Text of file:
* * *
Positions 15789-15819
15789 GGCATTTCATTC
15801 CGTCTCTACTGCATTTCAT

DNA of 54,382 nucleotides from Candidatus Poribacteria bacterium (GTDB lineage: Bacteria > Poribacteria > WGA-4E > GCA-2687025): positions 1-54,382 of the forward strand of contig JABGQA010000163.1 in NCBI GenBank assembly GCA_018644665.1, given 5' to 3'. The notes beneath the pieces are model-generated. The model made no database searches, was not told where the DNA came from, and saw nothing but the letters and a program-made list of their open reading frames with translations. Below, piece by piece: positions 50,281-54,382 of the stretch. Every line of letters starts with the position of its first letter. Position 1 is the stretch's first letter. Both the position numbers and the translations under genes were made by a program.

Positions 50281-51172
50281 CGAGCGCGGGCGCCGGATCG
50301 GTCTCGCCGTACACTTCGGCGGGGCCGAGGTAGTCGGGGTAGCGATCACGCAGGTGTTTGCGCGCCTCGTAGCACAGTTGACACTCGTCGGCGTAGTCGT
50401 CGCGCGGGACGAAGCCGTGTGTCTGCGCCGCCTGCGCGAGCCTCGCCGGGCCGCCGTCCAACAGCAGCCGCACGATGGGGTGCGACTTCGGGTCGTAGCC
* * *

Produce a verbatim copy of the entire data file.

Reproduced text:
Positions 15789-15819
15789 GGCATTTCATTC
15801 CGTCTCTACTGCATTTCAT

DNA of 54,382 nucleotides from Candidatus Poribacteria bacterium (GTDB lineage: Bacteria > Poribacteria > WGA-4E > GCA-2687025): positions 1-54,382 of the forward strand of contig JABGQA010000163.1 in NCBI GenBank assembly GCA_018644665.1, given 5' to 3'. The notes beneath the pieces are model-generated. The model made no database searches, was not told where the DNA came from, and saw nothing but the letters and a program-made list of their open reading frames with translations. Below, piece by piece: positions 50,281-54,382 of the stretch. Every line of letters starts with the position of its first letter. Position 1 is the stretch's first letter. Both the position numbers and the translations under genes were made by a program.

Positions 50281-51172
50281 CGAGCGCGGGCGCCGGATCG
50301 GTCTCGCCGTACACTTCGGCGGGGCCGAGGTAGTCGGGGTAGCGATCACGCAGGTGTTTGCGCGCCTCGTAGCACAGTTGACACTCGTCGGCGTAGTCGT
50401 CGCGCGGGACGAAGCCGTGTGTCTGCGCCGCCTGCGCGAGCCTCGCCGGGCCGCCGTCCAACAGCAGCCGCACGATGGGGTGCGACTTCGGGTCGTAGCC